The dilemma facing Alan Curbishley at Highbury on Saturday was starkly illustrated by his double substitution on 66 minutes.
With his side two goals adrift of the champions, the Charlton boss brought on attacking duo Jonatan Johansson and Dennis Rommedahl.
Four minutes later, Arsenal had doubled their lead and the two Addicks substitutes looked like the wrong men in the wrong place at the wrong time.
Yet had the Charlton boss not gambled by bringing them on, he may well have been accused of settling for damage limitation.
It’s worth remembering that Arsenal’s superiority has not always told to such an extent as it did on Saturday. Charlton beat them twice in 2001, achieving the rare feat of scoring four goals in the game at Highbury in the process.
The teams also drew 1-1 at The Valley last season, and the Gunners were lucky to hold out for a 2-1 victory at home.
Unfortunately for the rest of the Premiership, Arsenal keep on getting better.
While it’s possible to highlight individual defensive mistakes in the goals Charlton conceded at the weekend, errors are almost bound to occur given the slick movement and relentless pressure applied by the home side.
It’s of more concern that visitors fashioned so few chances themselves and failed to trouble Jens Lehmann when they did. The quality of the opposition shouldn’t really impact on the accuracy of your free-kicks.
As long as Thierry Henry can come up with goals as clever as his flick through Jonathan Fortune’s legs, it’s impossible to accuse Arsenal of being boring.
It’s also hard to argue that the development of a great side is bad for football, but I still believe that it will be better for the game if they are beaten soon.
New Year’s Day at The Valley would be ideal.
Here’s a quick trivia question.
Which football club celebrated its centenary after 99 years?
The answer, after this weekend, will be Charlton Athletic. The club is billing Sunday’s clash withNewcastleas its “centenary match”.
Forgive me for being a little confused by this, because it surely can’t be 50 years since I attended Charlton’s “golden jubilee” match at The Valley.
I know this because at the time my main activity was compiling Addicks scrapbooks at EastWickhamJuniorSchool. A quick check in Colin Cameron’s Home & Away with Charlton Athletic tells me that the match in question took place onAugust 28, 1971.
The club was celebrating 50 years’ membership of the Football League. The current fuss is to commemorate the first century of its existence.
It can be a mistake to place too much weight on accidents of the calendar, as the hype over the Millennium demonstrated. But if we are going to get excited about Charlton’s 100th birthday, let’s at least do it in the right year.
The debate about whether to designate this campaign or the next as the centenary one went to the highest levels of the club. I have no doubt that the right decision was reached, because it’s far more satisfactory to build up to the big day than to wind down from it.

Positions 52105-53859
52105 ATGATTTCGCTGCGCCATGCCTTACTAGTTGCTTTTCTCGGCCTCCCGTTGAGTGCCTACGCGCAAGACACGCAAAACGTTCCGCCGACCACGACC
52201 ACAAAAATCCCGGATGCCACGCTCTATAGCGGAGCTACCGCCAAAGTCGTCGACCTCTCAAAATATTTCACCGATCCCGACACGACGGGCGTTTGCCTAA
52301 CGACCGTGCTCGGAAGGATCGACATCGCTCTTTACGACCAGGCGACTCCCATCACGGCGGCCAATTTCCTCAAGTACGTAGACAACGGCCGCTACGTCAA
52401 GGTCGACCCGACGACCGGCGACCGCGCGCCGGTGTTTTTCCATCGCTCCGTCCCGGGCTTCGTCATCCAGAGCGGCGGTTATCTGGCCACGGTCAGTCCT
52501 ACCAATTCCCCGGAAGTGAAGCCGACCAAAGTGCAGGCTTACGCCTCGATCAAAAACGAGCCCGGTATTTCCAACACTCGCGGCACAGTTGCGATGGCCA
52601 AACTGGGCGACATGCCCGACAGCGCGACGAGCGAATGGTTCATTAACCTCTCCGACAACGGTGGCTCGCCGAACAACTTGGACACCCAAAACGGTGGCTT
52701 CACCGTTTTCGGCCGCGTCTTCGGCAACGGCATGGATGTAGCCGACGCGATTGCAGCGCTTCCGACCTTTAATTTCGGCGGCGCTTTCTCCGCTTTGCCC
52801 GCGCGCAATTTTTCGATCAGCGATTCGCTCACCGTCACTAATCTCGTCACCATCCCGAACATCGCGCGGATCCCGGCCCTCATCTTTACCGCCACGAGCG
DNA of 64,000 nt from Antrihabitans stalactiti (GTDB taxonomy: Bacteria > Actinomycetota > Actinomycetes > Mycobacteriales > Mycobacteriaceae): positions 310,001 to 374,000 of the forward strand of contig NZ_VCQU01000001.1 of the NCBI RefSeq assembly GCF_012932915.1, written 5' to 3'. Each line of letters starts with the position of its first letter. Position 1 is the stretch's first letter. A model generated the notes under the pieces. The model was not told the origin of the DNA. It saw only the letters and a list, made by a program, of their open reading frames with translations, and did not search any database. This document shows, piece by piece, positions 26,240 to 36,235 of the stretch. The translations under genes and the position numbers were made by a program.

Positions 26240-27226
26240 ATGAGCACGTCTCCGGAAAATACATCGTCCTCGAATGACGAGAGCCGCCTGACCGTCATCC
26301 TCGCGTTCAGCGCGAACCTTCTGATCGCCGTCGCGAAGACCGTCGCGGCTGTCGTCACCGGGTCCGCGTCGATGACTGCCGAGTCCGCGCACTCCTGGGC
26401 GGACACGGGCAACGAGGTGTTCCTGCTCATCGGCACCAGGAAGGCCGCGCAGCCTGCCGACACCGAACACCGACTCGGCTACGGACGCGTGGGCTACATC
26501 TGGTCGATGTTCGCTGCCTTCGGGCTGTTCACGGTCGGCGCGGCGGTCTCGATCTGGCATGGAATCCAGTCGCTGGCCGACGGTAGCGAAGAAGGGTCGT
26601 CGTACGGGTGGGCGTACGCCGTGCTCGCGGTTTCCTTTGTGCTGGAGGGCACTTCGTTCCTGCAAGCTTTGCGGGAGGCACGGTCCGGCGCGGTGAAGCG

And it would be almost impossible to stage the centenary match in the summer of 2005, as logic dictates.
Nevertheless, placing it in October 2004 is simply barmy. It has little to do with history and everything to do with the fact that the club only has permission to wear its centenary shirt in one match.
Marketing wisdom demands that this should be in a televised game before Christmas and hence Sunday’s celebration. Bah, humbug, is what I say!
Say what you like about Charlton’s start to the campaign, there’s no doubt that fans at The Valley are getting their share of excitement.
Sunday’s battling draw with Newcastle United means the Addicks are unbeaten in their first five Premiership home games, a feat the club hadn’t previously managed in the top division since 1952.
Admittedly, the supporters were probably due some recompense for the dismal stalemate with Southampton at the beginning of September, but both the last two home games have been thrilling affairs, with the result in doubt until the final whistle.
Portsmouth’s visit on the second Saturday of the season had a dramatic – if somewhat fortunate – conclusion, and even the 3-0 win over Aston Villa was a closer contest than the scoreline suggests.
The club also deserves praise for Sunday’s half-time entertainment, which comprised a representative from each of various elements of Charlton’s community work taking a penalty against ex-goalkeeper Bob Bolder.
This seemed to me a clever way of getting across some important aspects of the club’s activities that can all too often be seen by fans not involved in them as worthy but dull.
I have to take issue with shoot-out commentator Steve Sutherland, however.
Following the arguments put forward in this column against the Newcastle fixture being Charlton’s “centenary match” – a designation that was quietly and rightly discarded - Steve announced on Sunday that the club is celebrating its 100th season.
I’m afraid that won’t wash, either. Addicks historian Colin Cameron confirms that Charlton closed down in March 1915 due to the First World War and, apart from one charity match in 1917, did not start up again until January 1918.
The centenary celebrations have many positive aspects, but I fear they could be undermined if the club doesn’t pay proper attention to the facts.